As major central banks take policy action to combat falling inflation and support their respective economies, volatility in the currency exchange markets will likely increase.
Many central banks around the world continue to pursue exceptionally accommodative policies because a weaker currency helps boost the local economy and avoid deflation. But for one currency value to fall, another must rise. As a result, currency volatility ensues as numerous countries seek to avoid an appreciating currency that would slow their economies.
How Is This Article Useful to Practitioners?
The author points out that numerous central banks have recently caught many investors by surprise—for example, the Swiss National Bank abandoning its cap against the euro or Denmark continuing to lower interest rates further and further into negative territory. The result has been an increase in currency volatility as well as closings of some foreign exchange brokers and hedge funds. Investors should understand that countries’ continuing to abandon currency pegs will fuel additional currency volatility; each country is most likely to act in its own best interest. Looking forward, if the US dollar continues to strengthen, many Asian countries could further surprise financial markets by deviating from their currency trading bands. Market participants should be aware of these possibilities and take caution when making investment decisions.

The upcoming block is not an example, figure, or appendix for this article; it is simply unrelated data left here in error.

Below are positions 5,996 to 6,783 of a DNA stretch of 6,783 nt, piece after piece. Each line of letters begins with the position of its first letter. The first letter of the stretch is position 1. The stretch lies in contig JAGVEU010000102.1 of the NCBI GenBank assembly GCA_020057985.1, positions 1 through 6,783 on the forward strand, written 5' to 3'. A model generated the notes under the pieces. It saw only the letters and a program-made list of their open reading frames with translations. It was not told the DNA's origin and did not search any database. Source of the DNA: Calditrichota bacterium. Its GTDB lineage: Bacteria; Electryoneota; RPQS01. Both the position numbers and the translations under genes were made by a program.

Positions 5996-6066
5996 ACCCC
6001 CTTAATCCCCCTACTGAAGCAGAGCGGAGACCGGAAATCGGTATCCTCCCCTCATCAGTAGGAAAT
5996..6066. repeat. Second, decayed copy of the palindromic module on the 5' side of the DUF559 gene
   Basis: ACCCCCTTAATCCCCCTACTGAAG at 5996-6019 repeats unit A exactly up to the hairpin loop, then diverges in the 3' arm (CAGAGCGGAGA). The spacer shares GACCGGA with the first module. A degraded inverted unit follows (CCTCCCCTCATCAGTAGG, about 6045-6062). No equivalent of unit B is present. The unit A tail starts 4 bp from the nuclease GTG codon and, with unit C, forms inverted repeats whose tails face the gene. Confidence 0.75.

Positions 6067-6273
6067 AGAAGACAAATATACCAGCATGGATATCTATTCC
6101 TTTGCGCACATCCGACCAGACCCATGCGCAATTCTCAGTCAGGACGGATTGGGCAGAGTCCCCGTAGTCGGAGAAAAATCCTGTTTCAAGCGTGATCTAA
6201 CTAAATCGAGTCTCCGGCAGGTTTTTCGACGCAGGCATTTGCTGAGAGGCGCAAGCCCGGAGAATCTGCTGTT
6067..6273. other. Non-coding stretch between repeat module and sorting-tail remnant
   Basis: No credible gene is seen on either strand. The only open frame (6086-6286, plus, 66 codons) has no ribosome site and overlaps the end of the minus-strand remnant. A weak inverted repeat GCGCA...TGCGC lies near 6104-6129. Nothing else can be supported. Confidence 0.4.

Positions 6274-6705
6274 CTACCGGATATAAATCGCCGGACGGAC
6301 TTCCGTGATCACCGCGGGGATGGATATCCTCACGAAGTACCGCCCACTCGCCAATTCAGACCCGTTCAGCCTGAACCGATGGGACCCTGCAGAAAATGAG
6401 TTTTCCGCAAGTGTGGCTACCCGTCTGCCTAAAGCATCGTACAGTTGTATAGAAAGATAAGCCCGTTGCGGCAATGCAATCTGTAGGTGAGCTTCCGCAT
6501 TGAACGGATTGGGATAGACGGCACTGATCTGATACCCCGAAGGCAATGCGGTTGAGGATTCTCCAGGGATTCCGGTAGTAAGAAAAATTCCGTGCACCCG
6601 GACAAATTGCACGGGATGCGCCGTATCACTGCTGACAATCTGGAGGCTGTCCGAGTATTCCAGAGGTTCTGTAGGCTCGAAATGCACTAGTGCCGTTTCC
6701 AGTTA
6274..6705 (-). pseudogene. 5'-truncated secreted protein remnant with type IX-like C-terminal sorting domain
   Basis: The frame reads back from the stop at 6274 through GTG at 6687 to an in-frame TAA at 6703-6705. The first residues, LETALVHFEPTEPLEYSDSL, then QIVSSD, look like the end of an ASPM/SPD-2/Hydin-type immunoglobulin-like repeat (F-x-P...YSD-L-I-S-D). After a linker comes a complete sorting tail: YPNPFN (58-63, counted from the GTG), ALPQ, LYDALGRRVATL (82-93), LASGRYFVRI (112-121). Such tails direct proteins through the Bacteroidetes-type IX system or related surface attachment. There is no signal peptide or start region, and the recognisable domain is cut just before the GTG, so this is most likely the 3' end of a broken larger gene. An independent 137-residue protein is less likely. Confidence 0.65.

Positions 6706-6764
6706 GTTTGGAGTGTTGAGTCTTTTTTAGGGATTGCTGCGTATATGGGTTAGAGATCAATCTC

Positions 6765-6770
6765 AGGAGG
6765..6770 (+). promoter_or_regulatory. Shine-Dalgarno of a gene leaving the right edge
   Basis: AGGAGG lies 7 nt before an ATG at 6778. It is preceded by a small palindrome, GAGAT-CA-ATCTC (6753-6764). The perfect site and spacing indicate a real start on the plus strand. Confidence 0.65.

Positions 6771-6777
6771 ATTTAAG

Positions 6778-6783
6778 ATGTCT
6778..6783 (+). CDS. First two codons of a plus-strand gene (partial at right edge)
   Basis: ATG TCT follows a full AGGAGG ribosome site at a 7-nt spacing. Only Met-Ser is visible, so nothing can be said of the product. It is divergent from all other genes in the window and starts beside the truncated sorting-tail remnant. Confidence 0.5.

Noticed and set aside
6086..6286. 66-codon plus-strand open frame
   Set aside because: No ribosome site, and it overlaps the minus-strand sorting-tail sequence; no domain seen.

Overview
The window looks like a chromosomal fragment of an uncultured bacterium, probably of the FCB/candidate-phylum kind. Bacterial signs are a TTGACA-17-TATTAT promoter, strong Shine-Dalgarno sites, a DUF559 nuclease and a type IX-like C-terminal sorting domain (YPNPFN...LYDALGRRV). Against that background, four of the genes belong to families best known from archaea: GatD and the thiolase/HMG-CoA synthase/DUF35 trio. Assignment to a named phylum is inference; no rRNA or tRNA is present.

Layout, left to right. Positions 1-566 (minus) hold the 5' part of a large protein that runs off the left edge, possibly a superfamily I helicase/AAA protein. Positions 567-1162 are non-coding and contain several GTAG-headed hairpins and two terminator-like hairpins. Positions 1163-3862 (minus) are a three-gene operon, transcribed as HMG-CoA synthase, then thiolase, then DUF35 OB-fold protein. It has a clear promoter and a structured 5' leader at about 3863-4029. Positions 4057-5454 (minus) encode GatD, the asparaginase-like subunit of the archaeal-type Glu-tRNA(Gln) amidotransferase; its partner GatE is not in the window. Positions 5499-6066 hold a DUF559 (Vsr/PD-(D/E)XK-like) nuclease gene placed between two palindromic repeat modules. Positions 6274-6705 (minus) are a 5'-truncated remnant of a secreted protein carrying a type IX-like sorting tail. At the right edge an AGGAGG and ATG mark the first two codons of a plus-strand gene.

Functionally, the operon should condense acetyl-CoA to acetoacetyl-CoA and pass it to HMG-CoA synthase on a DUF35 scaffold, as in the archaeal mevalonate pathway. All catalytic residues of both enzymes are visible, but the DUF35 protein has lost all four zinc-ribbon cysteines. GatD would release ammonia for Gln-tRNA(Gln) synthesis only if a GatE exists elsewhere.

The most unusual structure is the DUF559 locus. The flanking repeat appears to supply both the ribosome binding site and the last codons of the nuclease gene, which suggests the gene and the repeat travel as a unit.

The author provides great insight into the history of currency volatility as well as potential causes of future market disruptions. Ultimately, I would enjoy seeing further research on whether the benefits of removing a currency peg outweigh the costs of additional currency volatility.